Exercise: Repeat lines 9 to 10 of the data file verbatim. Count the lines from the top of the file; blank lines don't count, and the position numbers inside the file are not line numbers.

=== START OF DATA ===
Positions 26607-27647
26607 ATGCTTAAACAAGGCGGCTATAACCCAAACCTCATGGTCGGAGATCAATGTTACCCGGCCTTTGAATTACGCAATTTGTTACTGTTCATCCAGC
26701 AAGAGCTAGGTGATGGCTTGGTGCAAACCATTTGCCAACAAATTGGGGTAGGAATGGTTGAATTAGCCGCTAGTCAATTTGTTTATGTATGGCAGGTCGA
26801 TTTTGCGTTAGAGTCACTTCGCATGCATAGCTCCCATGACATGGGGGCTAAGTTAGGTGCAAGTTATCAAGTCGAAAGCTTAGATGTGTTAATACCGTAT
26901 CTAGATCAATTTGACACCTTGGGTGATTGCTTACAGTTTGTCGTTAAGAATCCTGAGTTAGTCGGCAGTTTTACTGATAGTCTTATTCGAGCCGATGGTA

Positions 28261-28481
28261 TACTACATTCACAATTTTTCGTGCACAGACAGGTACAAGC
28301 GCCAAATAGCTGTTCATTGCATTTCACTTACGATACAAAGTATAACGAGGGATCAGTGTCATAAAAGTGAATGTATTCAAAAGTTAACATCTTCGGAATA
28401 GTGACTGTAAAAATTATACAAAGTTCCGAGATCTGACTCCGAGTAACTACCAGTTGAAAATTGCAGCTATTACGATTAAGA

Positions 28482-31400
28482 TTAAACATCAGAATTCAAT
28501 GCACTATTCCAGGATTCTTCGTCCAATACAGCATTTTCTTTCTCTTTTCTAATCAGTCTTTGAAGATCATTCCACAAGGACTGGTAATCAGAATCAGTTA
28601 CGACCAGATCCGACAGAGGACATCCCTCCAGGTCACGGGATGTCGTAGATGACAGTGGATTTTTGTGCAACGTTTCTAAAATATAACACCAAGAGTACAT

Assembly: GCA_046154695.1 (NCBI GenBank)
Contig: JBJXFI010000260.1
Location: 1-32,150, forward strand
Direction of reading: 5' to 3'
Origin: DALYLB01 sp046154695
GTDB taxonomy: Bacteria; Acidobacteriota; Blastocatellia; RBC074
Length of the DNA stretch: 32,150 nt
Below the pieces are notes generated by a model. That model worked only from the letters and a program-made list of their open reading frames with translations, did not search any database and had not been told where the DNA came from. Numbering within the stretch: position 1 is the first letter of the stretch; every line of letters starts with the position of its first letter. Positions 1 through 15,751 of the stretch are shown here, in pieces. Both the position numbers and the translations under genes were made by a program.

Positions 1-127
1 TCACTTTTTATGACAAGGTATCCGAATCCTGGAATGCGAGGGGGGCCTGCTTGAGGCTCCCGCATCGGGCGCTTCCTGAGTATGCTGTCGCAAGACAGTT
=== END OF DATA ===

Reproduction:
28401 GTGACTGTAAAAATTATACAAAGTTCCGAGATCTGACTCCGAGTAACTACCAGTTGAAAATTGCAGCTATTACGATTAAGA

Positions 28482-31400